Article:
Scientists have long known that some vessels are afraid of whales and die in agony after exposure to the marine sonar, and now they know why: giant marine mammals suffer from decompression, just like divers.
The first blush, the explanation presented on Wednesday by 21 experts in the newspaper "Royal Society" Procedures B seems incredible.
Millions of years of evolution turned the whales into perfectly calibrated diving machines, which for hours move a mile below the surface, feeding for food in deep depths.
The pulse slows down, the blood flow is limited, oxygen is preserved.
So, how could the most basic diver of deep sea water come with bubbles of nitrogen that rubbed the veins, such as a diving boot that rises too fast on the surface?
A brief answer: the muffins – especially a kind known as Courier – really, really scared.
"In the presence of a sonar, they are emphasized and swim vibrantly from the sound source, changing their diving scheme," said author Jara Bernaldo de Quiros, a researcher at the Animal Health Institute at the University of Las Palmas de Gran Canaria, Spain, for AFP.
"The response to stress, in other words, replaces the diving response, which makes the animal accumulate nitrogen," she added. "It's like an adrenaline shot."
A kind of sonar particularly throws these whales out of balance.
Today in naval patrols and exercises, especially by the United States and its allies in NATO, it develops in the 1950s for the detection of submarines, an active medium frequency synchronizer (MFAS).
Beginning in 1960, ships began to release underwater signals in the range of about 5 kilohertz (kHz).
Then began the mass beaching of muffins, especially in the Mediterranean.
Between 1960 and 2004, 121 of these so-called "atypical" mass switches were held, with at least 40 closely connected time and place with maritime activities.
These were not individual threads of old or sick animals, nor mass filaments like that of last November in New Zealand, when more than 200 pilot whales gathered together.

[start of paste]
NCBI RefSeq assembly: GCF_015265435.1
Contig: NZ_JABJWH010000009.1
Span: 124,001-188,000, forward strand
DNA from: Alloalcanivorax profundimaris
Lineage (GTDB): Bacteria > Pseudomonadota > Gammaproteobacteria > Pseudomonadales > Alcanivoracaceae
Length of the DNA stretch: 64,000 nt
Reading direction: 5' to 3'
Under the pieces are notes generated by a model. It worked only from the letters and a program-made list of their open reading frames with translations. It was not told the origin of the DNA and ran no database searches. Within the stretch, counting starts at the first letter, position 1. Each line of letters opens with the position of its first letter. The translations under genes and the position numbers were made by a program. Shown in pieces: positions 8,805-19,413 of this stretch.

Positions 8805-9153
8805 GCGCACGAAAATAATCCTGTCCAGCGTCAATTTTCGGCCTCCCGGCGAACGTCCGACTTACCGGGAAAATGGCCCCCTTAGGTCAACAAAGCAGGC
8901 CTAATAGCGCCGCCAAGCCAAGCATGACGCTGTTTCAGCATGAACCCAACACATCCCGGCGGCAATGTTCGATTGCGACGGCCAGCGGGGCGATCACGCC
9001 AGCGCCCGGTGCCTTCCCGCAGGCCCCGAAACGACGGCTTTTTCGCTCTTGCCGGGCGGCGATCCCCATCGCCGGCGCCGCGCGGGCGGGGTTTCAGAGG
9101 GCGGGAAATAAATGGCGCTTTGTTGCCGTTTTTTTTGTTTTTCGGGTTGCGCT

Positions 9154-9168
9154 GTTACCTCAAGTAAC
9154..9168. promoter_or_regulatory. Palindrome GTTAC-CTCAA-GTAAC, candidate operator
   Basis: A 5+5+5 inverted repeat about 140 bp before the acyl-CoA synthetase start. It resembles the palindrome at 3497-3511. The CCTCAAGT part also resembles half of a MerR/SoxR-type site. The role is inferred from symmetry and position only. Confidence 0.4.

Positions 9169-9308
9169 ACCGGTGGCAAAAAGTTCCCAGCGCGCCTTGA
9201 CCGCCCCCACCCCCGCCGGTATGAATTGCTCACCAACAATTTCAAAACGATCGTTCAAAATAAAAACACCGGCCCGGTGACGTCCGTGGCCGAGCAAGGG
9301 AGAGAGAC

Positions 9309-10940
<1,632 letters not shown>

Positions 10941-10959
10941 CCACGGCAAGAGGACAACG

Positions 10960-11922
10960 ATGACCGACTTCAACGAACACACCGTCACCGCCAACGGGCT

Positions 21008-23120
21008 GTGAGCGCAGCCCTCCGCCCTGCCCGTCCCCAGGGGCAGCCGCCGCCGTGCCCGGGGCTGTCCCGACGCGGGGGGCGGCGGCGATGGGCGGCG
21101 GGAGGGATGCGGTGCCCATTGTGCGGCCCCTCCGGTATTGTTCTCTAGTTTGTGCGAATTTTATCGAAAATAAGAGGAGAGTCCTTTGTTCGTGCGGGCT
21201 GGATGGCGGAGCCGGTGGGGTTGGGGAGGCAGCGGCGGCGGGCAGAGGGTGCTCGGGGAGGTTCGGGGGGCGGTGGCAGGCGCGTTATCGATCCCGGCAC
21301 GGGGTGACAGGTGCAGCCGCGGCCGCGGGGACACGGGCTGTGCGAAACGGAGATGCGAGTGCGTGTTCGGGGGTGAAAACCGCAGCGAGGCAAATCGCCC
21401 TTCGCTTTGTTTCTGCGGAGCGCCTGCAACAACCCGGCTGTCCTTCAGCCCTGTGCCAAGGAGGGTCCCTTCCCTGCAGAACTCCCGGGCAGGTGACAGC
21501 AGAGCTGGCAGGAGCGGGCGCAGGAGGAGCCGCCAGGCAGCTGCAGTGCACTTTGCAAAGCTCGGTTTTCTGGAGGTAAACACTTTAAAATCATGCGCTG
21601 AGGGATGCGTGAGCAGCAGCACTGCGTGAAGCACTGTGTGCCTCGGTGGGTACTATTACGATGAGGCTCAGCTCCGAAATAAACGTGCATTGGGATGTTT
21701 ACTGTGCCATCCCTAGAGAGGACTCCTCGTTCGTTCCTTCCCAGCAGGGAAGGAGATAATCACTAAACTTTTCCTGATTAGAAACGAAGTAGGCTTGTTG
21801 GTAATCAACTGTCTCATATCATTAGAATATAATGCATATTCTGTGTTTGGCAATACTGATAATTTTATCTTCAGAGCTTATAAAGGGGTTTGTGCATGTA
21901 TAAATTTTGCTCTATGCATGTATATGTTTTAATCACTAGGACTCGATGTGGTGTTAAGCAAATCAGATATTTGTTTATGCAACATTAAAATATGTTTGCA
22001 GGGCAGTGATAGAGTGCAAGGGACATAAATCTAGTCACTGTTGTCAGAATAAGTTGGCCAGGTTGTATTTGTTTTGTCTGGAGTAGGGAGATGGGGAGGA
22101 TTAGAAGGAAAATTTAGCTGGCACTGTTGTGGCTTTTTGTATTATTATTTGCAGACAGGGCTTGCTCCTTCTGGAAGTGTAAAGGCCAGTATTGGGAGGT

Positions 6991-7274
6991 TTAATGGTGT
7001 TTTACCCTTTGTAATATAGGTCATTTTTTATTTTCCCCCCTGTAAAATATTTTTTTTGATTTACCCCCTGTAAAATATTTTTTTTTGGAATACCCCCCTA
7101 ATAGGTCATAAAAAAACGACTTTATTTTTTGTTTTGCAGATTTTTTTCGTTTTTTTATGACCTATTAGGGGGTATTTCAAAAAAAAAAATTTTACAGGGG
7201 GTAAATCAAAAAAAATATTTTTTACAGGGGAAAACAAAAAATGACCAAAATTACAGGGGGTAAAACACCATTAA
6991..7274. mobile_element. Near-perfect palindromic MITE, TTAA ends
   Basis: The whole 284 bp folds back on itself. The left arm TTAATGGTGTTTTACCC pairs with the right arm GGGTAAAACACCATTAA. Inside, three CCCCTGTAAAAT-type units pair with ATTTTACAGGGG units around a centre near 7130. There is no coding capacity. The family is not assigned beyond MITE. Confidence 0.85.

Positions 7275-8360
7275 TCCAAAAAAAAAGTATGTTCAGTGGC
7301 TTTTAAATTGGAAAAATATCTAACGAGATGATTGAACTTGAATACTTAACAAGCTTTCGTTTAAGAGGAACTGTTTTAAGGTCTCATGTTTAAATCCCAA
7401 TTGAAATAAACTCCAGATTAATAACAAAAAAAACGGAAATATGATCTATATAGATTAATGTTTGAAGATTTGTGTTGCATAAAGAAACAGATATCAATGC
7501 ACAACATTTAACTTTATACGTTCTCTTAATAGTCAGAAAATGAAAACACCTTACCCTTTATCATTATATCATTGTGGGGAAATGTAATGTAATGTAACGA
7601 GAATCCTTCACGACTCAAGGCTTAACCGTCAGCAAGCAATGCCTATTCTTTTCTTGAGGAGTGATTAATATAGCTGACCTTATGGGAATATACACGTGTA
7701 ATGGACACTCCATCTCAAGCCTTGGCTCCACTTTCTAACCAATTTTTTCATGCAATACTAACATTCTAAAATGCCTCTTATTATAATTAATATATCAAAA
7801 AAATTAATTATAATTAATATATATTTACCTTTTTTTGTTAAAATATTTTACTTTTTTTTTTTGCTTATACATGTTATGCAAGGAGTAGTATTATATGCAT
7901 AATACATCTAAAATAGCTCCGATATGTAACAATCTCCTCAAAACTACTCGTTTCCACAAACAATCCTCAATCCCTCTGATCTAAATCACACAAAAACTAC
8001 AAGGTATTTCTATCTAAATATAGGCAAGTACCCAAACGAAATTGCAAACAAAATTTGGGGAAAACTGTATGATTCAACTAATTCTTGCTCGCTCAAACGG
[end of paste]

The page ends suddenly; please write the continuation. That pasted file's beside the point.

Instead, several or more whipped whales will be washed on the shore within a day or two, and no more than a few tens of kilometers of distance.
The deadliest episode, in 2002, saw 14 captured in the 36-hour period of the Canary Islands during a naval exercise by NATO.
"Within a few hours after the deployment of the sonar, the animals began to appear on the beach," said Bernaldo de Quiros.
Outside, the whales did not show signs of illness or damage: they had normal body weight and had no skin lesions or infections.
Internally, it was another story. The nitrogen gas bubbles filled the veins, and their brain was devastated by haemorrhage.
The autopsy also revealed damage to other organs, as well as the spinal cord and central nervous system.
CANARIAN ISLAND MORATIOR
As with altitude, reactions in humans and probably in whales to nitrogenous bubbles in the blood vary in type and intensity.
The 2003 study in Nature on the possible link between sonar and whale deaths led Spain to prohibit such naval exercises around the Canary Islands in 2004.
"By then, the Canaries were the hotbed of such" atypical "fibers," said Bernardo de Quiros. "From the moratorium, nobody happened."
The authors have called for similar prohibitions to expand to other regions where it is known that the rhytic whales are gathering.
Cuvier's grows up to seven feet (23 feet) and spines mainly on deep-water squid and fish. Her upward direction gives an impression of a lasting smile.
The whale is designated as "vulnerable" to the IUCN red list of endangered species and is thought to have a global population of 5,000 to 7,000.
Other threats include ship strikes, ocean pollution and climate change displacement.